Democratic Decentralisation and Functioning of Local Governments in Tribal Areas of India: Possibilities and Constraints in the Era of Globalisation

Democratic Decentralisation and Functioning of Local Governments in Tribal Areas of India: Possibilities and Constraints in the Era of Globalisation

Bishnu Prasad Mohapatra (Centre for Economic and Social Studies, India)
DOI: 10.4018/978-1-5225-0320-0.ch018
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The chapter reflects the evolution, institutionalisation and functioning of the local self-governing institutions in the tribal areas of India in the context of the emergence of Globalised Model of development. The decentralised self-governing institutions, otherwise known as Panchayats have been functioning since a long period of time in the country. However, the functioning of these institutions since the last three decades has passed through the era of reforms in which the so called economic reforms under the canopy of globalisation influenced their functioning. Such scenario created implicit and explicit impacts on the functioning of these institutions. Further, the tribal self-governance system, cultural practices, livelihood pattern and above all socio-economic development programmes also pass through the phase of transition, which creates hope as well as challenges for the tribals.
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The increasing global debate on the functioning of local government has attracted the attention of many scholars of the world to explore the different facets of these institutions and their relationship with the matter development in a globalised era. It is widely believed that in the contemporary era of development the local self-governing institutions have been playing a prominent role while contributing significantly towards the process of socio-economic betterment1. The ongoing changes in the world economic order with the emergence of the free-market oriented economy has also motivated many scholars towards exploring the effects of such changes on the various aspects of democratic governance in tribal areas, process of decentralisation and local area development. The onset of the new economic order manifested in the form of globalisation, liberalisation and privatisation has brought a new governance paradigm being referred as good governance. The much debated issues of local government and economic development have also proceeded through the contemporary debate of institutional reforms. This debate has also enhanced the need and importance of democratic governance as a key instrument of promoting and strengthening the local level institutions for healthy development. However, international experience has shown that the contribution of decentralised governance towards the eradication of regional and local dimensions of poverty has not achieved the desired result in many countries (Johnson, 2003). Particularly in the context of the emergence of the globalised development model with excessive emphasis on growth model of development has raised doubts on the essence of the local governments as instrument of promoting equity and social justice.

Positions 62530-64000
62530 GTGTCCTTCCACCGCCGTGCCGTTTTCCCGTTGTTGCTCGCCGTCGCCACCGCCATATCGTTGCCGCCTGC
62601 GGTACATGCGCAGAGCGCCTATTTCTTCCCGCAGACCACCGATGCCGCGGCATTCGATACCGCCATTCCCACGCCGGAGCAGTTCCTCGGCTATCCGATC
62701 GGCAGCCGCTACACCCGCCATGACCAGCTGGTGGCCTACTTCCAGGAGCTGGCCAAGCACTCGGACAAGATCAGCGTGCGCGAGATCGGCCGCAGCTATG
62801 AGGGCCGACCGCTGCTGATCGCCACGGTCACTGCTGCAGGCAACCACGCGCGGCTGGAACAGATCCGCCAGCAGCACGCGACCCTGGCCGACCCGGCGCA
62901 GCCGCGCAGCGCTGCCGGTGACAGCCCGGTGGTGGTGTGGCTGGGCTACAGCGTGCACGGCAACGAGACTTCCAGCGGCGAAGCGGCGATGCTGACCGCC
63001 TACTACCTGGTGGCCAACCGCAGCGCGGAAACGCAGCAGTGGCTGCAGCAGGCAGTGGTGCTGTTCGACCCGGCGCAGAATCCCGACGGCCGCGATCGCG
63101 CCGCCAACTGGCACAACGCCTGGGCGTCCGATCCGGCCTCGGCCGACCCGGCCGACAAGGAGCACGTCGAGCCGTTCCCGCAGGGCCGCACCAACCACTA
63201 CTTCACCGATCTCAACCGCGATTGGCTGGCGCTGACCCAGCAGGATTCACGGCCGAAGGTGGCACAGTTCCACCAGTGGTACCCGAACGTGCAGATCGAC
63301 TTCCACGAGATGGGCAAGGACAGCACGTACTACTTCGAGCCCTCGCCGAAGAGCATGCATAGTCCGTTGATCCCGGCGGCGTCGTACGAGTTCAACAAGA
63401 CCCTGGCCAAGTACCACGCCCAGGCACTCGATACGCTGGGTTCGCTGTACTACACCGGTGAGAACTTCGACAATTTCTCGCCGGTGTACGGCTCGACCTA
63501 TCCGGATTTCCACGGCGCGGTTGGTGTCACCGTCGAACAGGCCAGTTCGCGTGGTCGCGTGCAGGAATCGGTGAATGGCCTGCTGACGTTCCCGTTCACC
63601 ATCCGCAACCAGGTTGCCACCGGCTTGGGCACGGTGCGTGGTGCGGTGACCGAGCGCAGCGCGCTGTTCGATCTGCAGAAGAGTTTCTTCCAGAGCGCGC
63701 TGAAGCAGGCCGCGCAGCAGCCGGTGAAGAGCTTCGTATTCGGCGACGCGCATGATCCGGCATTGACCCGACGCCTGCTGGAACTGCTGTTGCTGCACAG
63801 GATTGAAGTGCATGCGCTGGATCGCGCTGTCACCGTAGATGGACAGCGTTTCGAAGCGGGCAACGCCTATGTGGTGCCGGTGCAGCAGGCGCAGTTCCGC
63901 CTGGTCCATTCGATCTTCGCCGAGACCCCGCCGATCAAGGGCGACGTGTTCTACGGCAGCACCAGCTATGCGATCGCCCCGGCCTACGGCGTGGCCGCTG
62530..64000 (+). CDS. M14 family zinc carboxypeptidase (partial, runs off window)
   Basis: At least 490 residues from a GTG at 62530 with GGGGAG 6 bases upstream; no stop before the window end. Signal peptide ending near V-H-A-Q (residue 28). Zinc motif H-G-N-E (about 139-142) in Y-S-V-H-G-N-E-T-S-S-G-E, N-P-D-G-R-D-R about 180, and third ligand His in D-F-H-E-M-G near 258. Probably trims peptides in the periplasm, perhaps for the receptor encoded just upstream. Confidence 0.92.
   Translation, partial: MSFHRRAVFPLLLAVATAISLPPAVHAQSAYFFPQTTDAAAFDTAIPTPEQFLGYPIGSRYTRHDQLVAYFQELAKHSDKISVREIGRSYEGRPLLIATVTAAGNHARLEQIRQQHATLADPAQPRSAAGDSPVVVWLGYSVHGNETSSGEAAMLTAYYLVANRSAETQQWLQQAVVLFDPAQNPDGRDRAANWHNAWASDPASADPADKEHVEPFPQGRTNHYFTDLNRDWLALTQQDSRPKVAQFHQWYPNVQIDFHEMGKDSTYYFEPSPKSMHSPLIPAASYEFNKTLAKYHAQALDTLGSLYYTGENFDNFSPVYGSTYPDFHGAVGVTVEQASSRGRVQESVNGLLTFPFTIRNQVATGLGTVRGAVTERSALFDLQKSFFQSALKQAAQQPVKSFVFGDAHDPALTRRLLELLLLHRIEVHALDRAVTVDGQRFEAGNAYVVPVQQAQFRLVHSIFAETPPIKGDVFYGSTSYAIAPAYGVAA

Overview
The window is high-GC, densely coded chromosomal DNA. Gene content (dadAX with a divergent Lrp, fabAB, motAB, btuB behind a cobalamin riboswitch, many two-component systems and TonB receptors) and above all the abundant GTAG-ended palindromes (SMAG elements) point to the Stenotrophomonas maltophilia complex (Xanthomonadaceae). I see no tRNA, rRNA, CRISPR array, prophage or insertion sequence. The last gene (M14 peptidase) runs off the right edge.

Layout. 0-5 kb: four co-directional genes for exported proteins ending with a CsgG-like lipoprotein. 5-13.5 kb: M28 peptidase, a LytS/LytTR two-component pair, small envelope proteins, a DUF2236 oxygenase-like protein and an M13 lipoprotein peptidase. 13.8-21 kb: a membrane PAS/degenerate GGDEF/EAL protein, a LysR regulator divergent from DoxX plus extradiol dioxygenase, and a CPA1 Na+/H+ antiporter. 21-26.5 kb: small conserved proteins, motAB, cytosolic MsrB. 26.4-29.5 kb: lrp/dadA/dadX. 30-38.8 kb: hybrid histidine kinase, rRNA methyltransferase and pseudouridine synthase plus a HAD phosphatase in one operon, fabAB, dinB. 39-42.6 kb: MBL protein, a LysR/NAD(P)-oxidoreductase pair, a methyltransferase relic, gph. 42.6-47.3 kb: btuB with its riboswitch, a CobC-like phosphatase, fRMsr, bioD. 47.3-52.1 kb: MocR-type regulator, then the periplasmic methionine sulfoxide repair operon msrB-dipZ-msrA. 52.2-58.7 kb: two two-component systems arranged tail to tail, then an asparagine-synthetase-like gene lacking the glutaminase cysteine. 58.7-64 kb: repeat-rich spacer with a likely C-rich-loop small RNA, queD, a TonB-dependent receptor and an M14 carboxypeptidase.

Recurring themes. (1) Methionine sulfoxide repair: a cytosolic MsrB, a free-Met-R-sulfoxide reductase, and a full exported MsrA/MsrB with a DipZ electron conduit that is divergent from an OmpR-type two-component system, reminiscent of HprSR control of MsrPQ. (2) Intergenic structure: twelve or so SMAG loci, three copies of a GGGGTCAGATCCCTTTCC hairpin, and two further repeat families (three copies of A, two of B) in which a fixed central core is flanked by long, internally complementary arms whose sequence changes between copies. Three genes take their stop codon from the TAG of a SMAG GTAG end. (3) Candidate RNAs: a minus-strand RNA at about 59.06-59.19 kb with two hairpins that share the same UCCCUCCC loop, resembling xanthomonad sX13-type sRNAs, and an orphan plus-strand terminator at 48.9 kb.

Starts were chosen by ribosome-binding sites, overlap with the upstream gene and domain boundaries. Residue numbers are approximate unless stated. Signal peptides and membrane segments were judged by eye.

Decentralisation has emerged as a dominant trend in the world politics (Johnson, 2003). Rondenelli (1983) defines decentralisation as “the transfer of planning, decision-making or administrative authority from the central government to its field organisations”. Advocates of decentralisation in developing countries argue that “bringing government closer to the people will make it more responsive and hence more likely to develop policies and outputs which meets the needs of the ordinary citizens-the majority of whom are the poor” (Crook and Sverrisson,2001). Being closer to the people, decentralised governance is assumed to meet needs and preferences of the people (Islam, 2004 cited on Crook 2003, p. 77; Braun and Grote 2002, p.90; Sangita 2002, p.145; Breton 2002, p.41; Bardhan and Mookherjee 2002). However, there is a disagreement among the scholars regarding the effectiveness of the decentralised governance in addressing the needs of the people particularly the weaker section of the people such as the Scheduled Tribes (STs). Cross country experiences show that while the burden of the “implementation” has been devolved to the local self-governing institutions, the control over “needs and preferences” is largely managed by the top level governing institutions.

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